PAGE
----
Printing Curves not Layers

3D Printing & Imaging Robotics Technology
Printing Curves not Layers
The Mataerial 3D Printer

Mataerial is a 3D printer that breaks out of the box, literally.

The prototype unit is additive, like other 3D printers, but that’s where the comparison ends. Instead of piling up layers on a circumscribed bed, Mataerial uses a robotic arm and fast-solidifying material to create graceful, flowing curves on a variety of surfaces — horizontal and vertical.

It’s kind of like a large, robotic version of 3Doodler, the pen that enables users to sketch 3D objects with plastic filament.

Petr Novikov and Saša Jokić from the Institute for Advanced Architecture of Catalonia, in Spain, and the Joris Laarman Studio, in Amsterdam, created Mataerial. They’ve come up with a lofty name for their fabrication method: “anti-gravity object modeling.”

Another promising feature: the color of the extruded material can be changed throughout the printing process by injecting color dye into the device.

The web site for this new technology is dramatic: the video of the unit in operation is hypnotizing. But details are scarce: no target delivery dates; no price points. Instead the goal seems to be to simply stake out this paradigm-shifting approach with a “watch this space” alert.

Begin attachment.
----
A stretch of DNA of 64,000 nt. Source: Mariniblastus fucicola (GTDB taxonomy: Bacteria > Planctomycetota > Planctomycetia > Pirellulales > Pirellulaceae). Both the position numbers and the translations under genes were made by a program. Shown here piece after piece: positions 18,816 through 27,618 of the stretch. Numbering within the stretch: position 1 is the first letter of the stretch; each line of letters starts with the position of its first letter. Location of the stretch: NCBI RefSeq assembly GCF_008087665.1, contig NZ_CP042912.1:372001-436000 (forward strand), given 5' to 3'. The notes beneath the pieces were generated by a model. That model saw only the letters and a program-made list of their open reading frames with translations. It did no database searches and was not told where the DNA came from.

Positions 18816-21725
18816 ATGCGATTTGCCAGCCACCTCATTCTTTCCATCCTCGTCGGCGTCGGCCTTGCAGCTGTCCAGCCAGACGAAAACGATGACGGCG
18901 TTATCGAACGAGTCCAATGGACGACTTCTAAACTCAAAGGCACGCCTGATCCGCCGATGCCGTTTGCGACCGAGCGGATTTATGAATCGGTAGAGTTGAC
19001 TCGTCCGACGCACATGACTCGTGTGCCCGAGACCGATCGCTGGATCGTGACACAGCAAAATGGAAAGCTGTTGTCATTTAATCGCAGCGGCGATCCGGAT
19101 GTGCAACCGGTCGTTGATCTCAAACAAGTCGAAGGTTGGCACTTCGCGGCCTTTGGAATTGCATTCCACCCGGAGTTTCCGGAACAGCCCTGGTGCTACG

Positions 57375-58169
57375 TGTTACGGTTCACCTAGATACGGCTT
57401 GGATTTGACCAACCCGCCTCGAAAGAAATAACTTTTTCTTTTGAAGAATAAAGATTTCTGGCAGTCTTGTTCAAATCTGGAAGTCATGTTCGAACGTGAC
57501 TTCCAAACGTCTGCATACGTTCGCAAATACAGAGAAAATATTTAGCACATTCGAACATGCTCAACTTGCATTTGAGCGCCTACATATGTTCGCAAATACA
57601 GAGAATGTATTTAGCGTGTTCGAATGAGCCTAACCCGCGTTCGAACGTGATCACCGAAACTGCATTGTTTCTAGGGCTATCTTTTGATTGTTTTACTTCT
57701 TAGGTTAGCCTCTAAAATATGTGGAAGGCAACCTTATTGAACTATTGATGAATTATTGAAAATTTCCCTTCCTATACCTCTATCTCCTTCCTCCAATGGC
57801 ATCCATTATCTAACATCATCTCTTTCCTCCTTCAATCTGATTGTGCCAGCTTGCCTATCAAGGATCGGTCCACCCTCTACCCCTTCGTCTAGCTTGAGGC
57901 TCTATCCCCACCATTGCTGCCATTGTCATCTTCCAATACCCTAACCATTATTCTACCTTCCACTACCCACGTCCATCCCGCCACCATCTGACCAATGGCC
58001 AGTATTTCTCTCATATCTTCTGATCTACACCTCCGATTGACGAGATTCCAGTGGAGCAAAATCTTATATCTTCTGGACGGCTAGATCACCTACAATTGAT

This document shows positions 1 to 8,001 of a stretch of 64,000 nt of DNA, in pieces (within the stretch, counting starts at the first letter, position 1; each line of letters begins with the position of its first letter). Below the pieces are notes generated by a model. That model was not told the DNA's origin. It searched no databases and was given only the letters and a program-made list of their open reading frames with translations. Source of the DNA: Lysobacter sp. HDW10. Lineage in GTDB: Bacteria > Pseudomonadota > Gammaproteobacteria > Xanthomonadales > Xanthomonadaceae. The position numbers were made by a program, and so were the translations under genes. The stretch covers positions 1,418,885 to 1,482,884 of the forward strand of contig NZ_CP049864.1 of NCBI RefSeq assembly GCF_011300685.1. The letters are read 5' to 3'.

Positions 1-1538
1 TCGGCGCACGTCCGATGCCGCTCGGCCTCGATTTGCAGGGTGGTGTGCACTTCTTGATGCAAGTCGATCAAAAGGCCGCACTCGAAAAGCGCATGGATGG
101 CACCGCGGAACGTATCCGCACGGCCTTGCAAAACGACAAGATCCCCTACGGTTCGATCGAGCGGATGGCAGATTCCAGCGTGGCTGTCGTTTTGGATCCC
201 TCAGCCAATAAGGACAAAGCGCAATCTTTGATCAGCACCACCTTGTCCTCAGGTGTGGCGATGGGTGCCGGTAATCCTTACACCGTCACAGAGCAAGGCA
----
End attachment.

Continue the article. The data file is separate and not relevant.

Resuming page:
Consider us alerted!

18 thoughts on “Printing Curves not Layers

  1. Mark says:

    Wonder what’s the real speed for the material to solidify.
    That video looks like a stopmo animation big time, so I guess it’s really waaaaay slower.

  2. Printing Curves not Layers D.C. Denison says:

    Yep, you’re right. I read that the video has been sped up.

  3. joe says:

    reminds me of exept instead of a robotic arm it’s a pen with an extruder on it which allows you to doodle in the air.

  4. David Rysdam says:

    I’m pretty skeptical of this. How is that stuff mounting to the wall? How are they getting so little sag? Even dry, a plastic rod that long and thin should be sagging.

    1. Jose Pedro-Bicing says:

      Magic, bro

      1. Mark says:

        Marketing, bro.

  5. wolfgang says:

    in this case you should name it 3d-plotter, instead of 3d-printer.

  6. Jeremiah Blatz says:

    It’s printing epoxy, which is headed to accelerate curing using the heat guns. (Note the two feed lines and the mixer nozzle.) So, it’s probably pretty expensive to print. Also, “target delivery dates”? Really? It’s using an industrial robot arm, if you have to ask….

  7. Don says:

    How about: 3D Robo-Extroodler

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DC Denison is the co-editor of The Maker Pro Newsletter, which covers the intersection of makers and business. That means hardware startups, new products, and market trends.

DC manages customer stories at Acquia, the digital experience company.

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